Interleukin-1β has atheroprotective effects in advanced atherosclerotic lesions of mice

Research output: Contribution to journalArticle

  • External authors:
  • Delphine Gomez
  • Richard A Baylis
  • Brittany G Durgin
  • Alexandra A C Newman
  • Gabriel F Alencar
  • Sidney Mahan
  • Cynthia St Hilaire
  • Ari Waisman
  • Sheila E Francis
  • Gwendalyn J Randolph
  • Hermann Gram
  • Gary K Owens

Abstract

Despite decades of research, our understanding of the processes controlling late-stage atherosclerotic plaque stability remains poor. A prevailing hypothesis is that reducing inflammation may improve advanced plaque stability, as recently tested in the Canakinumab Anti-inflammatory Thrombosis Outcome Study (CANTOS) trial, in which post-myocardial infarction subjects were treated with an IL-1β antibody. Here, we performed intervention studies in which smooth muscle cell (SMC) lineage-tracing Apoe-/- mice with advanced atherosclerosis were treated with anti-IL-1β or IgG control antibodies. Surprisingly, we found that IL-1β antibody treatment between 18 and 26 weeks of Western diet feeding induced a marked reduction in SMC and collagen content, but increased macrophage numbers in the fibrous cap. Moreover, although IL-1β antibody treatment had no effect on lesion size, it completely inhibited beneficial outward remodeling. We also found that SMC-specific knockout of Il1r1 (encoding IL-1 receptor type 1) resulted in smaller lesions nearly devoid of SMCs and lacking a fibrous cap, whereas macrophage-selective loss of IL-1R1 had no effect on lesion size or composition. Taken together, these results show that IL-1β has multiple beneficial effects in late-stage murine atherosclerosis, including promotion of outward remodeling and formation and maintenance of an SMC- and collagen-rich fibrous cap.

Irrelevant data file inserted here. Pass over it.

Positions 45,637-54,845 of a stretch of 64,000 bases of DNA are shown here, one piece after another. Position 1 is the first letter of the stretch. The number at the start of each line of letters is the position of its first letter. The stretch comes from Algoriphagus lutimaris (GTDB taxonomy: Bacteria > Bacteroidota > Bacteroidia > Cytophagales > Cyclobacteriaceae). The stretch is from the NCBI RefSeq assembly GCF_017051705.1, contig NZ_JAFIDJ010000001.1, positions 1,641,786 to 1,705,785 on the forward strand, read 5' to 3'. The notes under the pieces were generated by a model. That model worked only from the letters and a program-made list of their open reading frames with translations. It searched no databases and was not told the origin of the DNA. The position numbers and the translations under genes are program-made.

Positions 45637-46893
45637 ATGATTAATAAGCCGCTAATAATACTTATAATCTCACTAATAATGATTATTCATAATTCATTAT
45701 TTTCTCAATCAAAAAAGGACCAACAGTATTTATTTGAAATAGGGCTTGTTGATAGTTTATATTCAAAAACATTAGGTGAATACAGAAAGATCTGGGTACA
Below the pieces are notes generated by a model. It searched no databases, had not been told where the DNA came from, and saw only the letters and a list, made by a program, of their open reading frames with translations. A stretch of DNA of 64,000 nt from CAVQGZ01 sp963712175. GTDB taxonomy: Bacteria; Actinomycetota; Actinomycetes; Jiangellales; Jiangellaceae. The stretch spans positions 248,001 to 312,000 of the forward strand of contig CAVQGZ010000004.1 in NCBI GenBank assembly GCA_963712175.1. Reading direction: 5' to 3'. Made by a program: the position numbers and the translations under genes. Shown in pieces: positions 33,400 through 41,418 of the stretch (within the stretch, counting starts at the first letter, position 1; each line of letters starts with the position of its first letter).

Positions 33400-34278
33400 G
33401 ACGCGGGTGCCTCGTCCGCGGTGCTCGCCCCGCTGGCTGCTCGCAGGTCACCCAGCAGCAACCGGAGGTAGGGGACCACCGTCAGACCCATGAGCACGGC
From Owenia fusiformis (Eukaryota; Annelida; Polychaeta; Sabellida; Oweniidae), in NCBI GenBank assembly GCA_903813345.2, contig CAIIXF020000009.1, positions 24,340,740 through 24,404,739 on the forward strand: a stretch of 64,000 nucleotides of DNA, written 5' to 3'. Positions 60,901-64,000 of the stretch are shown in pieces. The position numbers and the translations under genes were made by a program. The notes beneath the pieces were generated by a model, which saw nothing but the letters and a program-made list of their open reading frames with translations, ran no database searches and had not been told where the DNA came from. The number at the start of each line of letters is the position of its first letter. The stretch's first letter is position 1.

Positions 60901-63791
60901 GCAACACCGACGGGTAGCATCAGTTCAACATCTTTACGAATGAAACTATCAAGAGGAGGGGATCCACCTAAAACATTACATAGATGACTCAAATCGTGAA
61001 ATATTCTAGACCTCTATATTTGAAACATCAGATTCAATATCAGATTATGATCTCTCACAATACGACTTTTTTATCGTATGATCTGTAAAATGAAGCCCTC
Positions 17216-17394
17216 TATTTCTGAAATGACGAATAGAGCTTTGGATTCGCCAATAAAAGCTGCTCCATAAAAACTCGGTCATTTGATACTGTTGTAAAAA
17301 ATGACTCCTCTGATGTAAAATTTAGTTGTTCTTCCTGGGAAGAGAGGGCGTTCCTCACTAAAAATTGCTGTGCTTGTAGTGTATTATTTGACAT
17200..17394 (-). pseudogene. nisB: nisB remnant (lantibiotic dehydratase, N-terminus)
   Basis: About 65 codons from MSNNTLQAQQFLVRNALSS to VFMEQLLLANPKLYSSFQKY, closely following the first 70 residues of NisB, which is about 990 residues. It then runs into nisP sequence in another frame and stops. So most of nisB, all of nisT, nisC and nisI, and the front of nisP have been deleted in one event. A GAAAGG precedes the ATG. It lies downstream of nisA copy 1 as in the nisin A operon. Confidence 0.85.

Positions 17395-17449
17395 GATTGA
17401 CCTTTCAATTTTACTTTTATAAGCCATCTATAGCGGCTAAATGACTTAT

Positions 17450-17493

Bibliographical metadata

Original languageEnglish
JournalNature Medicine
Early online date23 Jul 2018
DOIs
Publication statusPublished - 2018